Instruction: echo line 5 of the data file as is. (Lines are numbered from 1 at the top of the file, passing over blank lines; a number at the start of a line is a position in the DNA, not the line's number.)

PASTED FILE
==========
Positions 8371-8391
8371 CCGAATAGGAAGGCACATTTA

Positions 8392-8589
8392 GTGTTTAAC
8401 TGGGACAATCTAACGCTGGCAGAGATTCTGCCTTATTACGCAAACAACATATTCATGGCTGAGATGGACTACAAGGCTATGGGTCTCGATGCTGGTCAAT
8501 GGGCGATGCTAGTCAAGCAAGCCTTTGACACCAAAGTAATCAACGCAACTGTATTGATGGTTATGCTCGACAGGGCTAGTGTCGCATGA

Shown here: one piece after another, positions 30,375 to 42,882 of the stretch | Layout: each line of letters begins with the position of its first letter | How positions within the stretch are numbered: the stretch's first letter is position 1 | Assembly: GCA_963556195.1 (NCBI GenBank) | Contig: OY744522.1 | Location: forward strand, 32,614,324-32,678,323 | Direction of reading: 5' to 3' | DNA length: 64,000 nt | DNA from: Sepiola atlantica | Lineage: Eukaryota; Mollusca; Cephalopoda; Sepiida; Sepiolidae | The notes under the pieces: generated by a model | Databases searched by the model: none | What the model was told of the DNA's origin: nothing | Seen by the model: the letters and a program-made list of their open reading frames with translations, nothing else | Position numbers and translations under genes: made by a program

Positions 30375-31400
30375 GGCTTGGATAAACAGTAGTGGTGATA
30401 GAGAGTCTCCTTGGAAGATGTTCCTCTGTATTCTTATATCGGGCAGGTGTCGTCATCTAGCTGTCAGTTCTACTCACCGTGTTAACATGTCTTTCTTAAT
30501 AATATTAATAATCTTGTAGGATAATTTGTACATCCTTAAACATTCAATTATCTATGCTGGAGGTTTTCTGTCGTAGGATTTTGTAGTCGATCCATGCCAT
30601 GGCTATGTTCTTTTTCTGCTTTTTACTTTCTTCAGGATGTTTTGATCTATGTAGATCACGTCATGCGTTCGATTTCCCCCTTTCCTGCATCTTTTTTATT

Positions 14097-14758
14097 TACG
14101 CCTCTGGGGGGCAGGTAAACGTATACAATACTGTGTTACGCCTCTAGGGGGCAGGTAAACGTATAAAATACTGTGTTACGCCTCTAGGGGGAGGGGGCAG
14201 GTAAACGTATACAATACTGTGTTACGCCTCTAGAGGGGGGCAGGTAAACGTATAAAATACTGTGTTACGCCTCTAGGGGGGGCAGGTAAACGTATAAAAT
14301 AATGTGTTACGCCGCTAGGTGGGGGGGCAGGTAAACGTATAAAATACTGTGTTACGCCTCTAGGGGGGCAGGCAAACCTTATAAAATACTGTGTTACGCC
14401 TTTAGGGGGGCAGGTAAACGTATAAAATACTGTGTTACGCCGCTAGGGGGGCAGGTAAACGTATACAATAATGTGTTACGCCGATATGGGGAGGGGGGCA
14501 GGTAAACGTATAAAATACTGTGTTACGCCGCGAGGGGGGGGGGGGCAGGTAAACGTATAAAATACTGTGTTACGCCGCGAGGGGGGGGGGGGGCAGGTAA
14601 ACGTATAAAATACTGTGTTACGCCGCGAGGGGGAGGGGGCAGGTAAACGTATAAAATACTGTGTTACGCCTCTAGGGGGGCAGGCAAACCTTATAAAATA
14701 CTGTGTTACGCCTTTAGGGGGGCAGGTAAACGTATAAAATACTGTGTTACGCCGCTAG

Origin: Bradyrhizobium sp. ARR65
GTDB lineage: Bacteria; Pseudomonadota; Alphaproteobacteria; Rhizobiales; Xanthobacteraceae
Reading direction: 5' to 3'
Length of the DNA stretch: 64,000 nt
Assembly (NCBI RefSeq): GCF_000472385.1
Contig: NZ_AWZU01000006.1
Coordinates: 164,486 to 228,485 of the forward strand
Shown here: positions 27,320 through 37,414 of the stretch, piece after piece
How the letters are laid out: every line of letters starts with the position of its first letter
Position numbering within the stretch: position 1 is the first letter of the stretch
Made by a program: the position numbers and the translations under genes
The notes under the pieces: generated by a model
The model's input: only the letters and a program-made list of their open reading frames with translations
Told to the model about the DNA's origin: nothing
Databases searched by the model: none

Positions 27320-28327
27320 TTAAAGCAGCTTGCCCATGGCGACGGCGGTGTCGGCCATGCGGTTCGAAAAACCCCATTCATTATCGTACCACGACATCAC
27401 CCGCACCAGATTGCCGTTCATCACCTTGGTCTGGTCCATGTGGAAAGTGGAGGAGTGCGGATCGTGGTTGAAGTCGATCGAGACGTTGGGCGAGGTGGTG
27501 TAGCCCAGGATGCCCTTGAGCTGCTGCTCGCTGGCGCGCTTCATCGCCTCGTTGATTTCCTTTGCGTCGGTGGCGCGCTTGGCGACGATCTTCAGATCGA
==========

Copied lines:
8401 TGGGACAATCTAACGCTGGCAGAGATTCTGCCTTATTACGCAAACAACATATTCATGGCTGAGATGGACTACAAGGCTATGGGTCTCGATGCTGGTCAAT